French Parliament Delivers on Sarkozy's Promise

It's never easy following through on an electoral pledge, and if any politician knows how difficult it is, then it must be the French president, Nicolas Sarkozy.

So far he has failed miserably on last year's major presidential campaign promise to increase the purchasing power of the average man and woman on the street here in France and kick-start the sluggish economy he inherited.

But Hallelujah on Monday a minor miracle happened, when his plans to overhaul the French constitution - another key electoral promise - received the parliamentary seal of approval from the country's elected representatives.

Now this is far from being the stuff to whet the appetite of most readers, but bear with it for a moment because there's plenty of substance in what happened in the run up to the vote, and the far-reaching consequences for French politics.

Sarkozy's "victory" was not one easily gained. There had been weeks of arguing, back-room negotiations and comprises as the reform package passed separately through both chambers of parliament, the National Assembly and the Senate.

But for any constitutional changes to be made in France, both had to meet in a joint session in the sumptuous setting of the chateau of Versailles, and a three-fifths majority of votes cast were required for the reforms to be endorsed.

Right up until the last moment the vote was too close to call. The opposition Socialist party had promised to vote "no" and there were even some members of the governing centre-right Union pour un Mouvement Populaire (Union for a Popular Movement, UMP) who were less than happy with the proposed reforms.

In the end though, the bill got the backing of 539 parliamentarians - just one more than the three-fifths necessary - with only one high profile Socialist, Jack Lang, breaking ranks and voting in favour.

Lang's "defection" was perhaps not too much of a surprise as he had served as vice president on the commission charged with proposing many of the reforms. But his decision is likely to have made him even more persona non grata among the Socialist party faithful than he already is.

So what of those reforms - said to amount to the biggest shake-up of the Fifth Republic's constitution since it was first introduced by Charles de Gaulle back in 1958?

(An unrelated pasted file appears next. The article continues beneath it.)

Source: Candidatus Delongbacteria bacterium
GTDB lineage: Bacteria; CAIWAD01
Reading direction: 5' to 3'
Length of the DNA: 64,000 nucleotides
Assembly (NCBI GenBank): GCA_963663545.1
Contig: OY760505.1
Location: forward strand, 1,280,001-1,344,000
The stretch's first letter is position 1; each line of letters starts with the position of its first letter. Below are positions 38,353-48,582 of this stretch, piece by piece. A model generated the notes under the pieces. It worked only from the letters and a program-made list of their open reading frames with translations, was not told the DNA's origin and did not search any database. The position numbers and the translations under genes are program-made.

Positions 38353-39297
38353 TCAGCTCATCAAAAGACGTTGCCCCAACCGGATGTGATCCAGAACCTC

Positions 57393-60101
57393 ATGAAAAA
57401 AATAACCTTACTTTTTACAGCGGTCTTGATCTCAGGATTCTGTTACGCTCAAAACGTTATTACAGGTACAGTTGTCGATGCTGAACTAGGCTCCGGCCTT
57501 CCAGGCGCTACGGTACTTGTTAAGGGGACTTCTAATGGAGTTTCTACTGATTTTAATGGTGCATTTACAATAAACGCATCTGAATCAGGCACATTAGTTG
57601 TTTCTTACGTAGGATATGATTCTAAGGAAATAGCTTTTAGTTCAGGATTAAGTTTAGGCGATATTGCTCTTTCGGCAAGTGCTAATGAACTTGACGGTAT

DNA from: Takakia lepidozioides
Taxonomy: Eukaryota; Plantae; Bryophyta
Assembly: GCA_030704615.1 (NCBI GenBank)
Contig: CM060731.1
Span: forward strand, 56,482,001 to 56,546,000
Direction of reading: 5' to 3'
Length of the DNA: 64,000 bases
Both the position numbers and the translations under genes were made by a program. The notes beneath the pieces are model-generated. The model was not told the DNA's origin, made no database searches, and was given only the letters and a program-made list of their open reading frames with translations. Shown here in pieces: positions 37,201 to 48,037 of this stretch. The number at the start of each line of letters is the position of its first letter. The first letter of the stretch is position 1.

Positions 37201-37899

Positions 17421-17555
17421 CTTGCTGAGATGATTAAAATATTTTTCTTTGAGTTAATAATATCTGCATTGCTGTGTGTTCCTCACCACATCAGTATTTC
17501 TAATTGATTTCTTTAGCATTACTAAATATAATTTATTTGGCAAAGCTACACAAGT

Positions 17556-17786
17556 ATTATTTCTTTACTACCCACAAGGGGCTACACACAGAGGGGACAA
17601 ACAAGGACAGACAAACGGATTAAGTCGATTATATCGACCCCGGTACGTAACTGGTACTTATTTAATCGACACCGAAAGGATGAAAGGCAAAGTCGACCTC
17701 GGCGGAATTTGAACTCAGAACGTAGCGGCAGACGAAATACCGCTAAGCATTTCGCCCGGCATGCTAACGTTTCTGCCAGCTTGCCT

Well they include changes to make the president more accountable to a parliament. It'll be able to veto some presidential appointments and the government will be forced to seek parliamentary approval for a military operation (abroad) lasting longer than six months.

The number of terms a president can serve will be limited to two (periods of five years) and the process of allowing national votes or referenda on issues will also be possible if the requisite number of signatures are collected and it has political backing.

So in a very real sense the changes can be, and have been interpreted by many, as at the very least boosting the powers of parliament. Indeed a weekend opinion poll before the crucial vote showed that almost 70 per cent of the French questioned supported the changes.

But while many - and in particular Sarkozy himself of course - are claiming the vote to reflect a "victory for French democracy", critics and in particular the Socialist party claim that the reforms will further weaken the role of the prime minister - already appointed and dismissed at the head of state's discretion.

They fear in particular that the most controversial of the reforms included in the package - allowing the president to make an annual state address directly to parliament along the lines of the US president's state of the nation speech.- will blur the boundaries between the executive and legislative arms of government.

The separation of powers has been an essential part of French politics since 1873 and the president has been banned from appearing in person before the National Assembly or the Senate.

Opponents, and in particular the Socialist party, also claim that the reforms will help create a de facto "monocracy" in which the system of government will be reduced to virtually just one person - the president.

But the stance of the Socialist party itself hasn't been without its own critics even among parts of the media that would ordinarily give the party its backing.

The left-of-centre national daily Lib

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Johnny Summerton is a Paris-based broadcaster, writer and journalist specialising in politics, sport and travel. For more on what's making the headlines here in France, log on to his site at

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